Many organisations use the Project Management Office (PMO) to underpin their project delivery mechanism. The PMO exists within a business, agency or enterprise to define and maintain standards for project management within the organisation.
The role of many PMOs can be broken down into 5 key functions:
- Governance: ensuring that decisions are taken by the right people, based on the right information. The governance role can also include audit or peer reviews, developing project and programme structures and ensuring accountability.
- Transparency: providing information with a single source of the truth. Information should be relevant and accurate to support effective decision-making.
- Reusability: stopping project teams from reinventing the wheel by being a central point for lessons learned, templates and good practice.
- Delivery support: making it easy for project teams to do their jobs by reducing bureaucracy, providing training, mentoring and quality assurance.
- Traceability: providing the function for managing documentation, project history and organisational knowledge.
Traditional techniques, such as stage gates, are a keystone process of the PMO to achieve these outcomes. While they can be successful, they do have a significant challenge when implementing agile. A typical gate is a break point in the process; where work is halted pending further investment based on the approval boards sign off.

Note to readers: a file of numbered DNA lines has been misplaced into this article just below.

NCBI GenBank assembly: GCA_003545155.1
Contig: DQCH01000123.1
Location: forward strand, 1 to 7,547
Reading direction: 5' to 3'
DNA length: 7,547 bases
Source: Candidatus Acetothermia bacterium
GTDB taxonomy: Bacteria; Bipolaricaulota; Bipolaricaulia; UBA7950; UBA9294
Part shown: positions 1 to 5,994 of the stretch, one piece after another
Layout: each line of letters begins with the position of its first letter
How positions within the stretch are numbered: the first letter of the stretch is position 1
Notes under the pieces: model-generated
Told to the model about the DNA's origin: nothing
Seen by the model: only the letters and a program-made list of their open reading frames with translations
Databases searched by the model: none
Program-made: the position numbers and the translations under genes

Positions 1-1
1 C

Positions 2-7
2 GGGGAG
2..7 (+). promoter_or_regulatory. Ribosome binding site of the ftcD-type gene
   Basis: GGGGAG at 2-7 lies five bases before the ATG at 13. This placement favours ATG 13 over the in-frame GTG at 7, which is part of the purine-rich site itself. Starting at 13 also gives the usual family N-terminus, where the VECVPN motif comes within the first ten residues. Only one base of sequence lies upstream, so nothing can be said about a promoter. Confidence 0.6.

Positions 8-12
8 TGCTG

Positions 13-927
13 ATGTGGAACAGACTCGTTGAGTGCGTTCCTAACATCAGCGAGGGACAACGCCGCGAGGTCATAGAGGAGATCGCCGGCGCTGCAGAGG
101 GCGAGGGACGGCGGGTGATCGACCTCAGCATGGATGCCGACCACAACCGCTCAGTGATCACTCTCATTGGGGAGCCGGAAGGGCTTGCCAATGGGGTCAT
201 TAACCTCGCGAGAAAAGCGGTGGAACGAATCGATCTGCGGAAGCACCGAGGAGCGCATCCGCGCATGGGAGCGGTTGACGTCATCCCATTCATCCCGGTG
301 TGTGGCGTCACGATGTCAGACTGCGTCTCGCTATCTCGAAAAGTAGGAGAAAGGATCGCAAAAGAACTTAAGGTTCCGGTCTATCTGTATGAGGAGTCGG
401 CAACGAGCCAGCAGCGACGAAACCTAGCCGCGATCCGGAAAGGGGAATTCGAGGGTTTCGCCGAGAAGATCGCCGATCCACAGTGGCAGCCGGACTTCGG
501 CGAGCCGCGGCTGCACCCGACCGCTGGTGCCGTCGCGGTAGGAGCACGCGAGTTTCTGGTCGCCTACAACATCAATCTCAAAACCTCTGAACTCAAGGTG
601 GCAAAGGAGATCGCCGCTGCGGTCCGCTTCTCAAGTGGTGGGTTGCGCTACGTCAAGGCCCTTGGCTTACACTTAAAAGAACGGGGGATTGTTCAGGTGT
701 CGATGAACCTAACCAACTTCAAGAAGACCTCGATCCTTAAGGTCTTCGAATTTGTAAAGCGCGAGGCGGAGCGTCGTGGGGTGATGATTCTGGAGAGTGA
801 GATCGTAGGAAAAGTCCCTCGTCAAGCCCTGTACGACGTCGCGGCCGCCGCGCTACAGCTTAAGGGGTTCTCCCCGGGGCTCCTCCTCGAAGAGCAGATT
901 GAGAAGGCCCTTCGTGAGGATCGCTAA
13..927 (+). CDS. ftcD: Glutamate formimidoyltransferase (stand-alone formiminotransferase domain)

Additionally, PMOs enforce rigorous project reporting to ensure transparency and traceability of progress and decisions within the project.
How can a Project Management Office ensure the right decisions are made by the right people?
On an agile project, there should be a single accountable person – typically called a Product Owner (PO). The PO is authorised to make decisions relating to maximising the value delivered by the development team. The accountability should become transparent during sprint reviews where the product is inspected alongside stakeholders using empirical data.
The PMO can help by ensuring there are clear role definitions and accountabilities. Team members must have sufficient authority to perform their roles.
While the Scrum Masters are accountable for ensuring the effective implementation of the process, the PMO can assist by reinforcing the value of planning and review meetings and ensuring stakeholders are encourage to attend and actively contribute.
How can the PMO support transparency with agile teams?
Effective decision making requires facts and data. Product teams should be regularly inspecting their progress against their forecast using cumulative flow diagrams (CFDs) or burnup charts. Additionally, at the end of each sprint there should be no ambiguity about what has been completed and what hasn’t.
The PMO can help the teams and their stakeholders understand the value of using tools such as CFDs and burn charts. They can also help educate the organisation that these tools are only an indicator rather than providing certainty.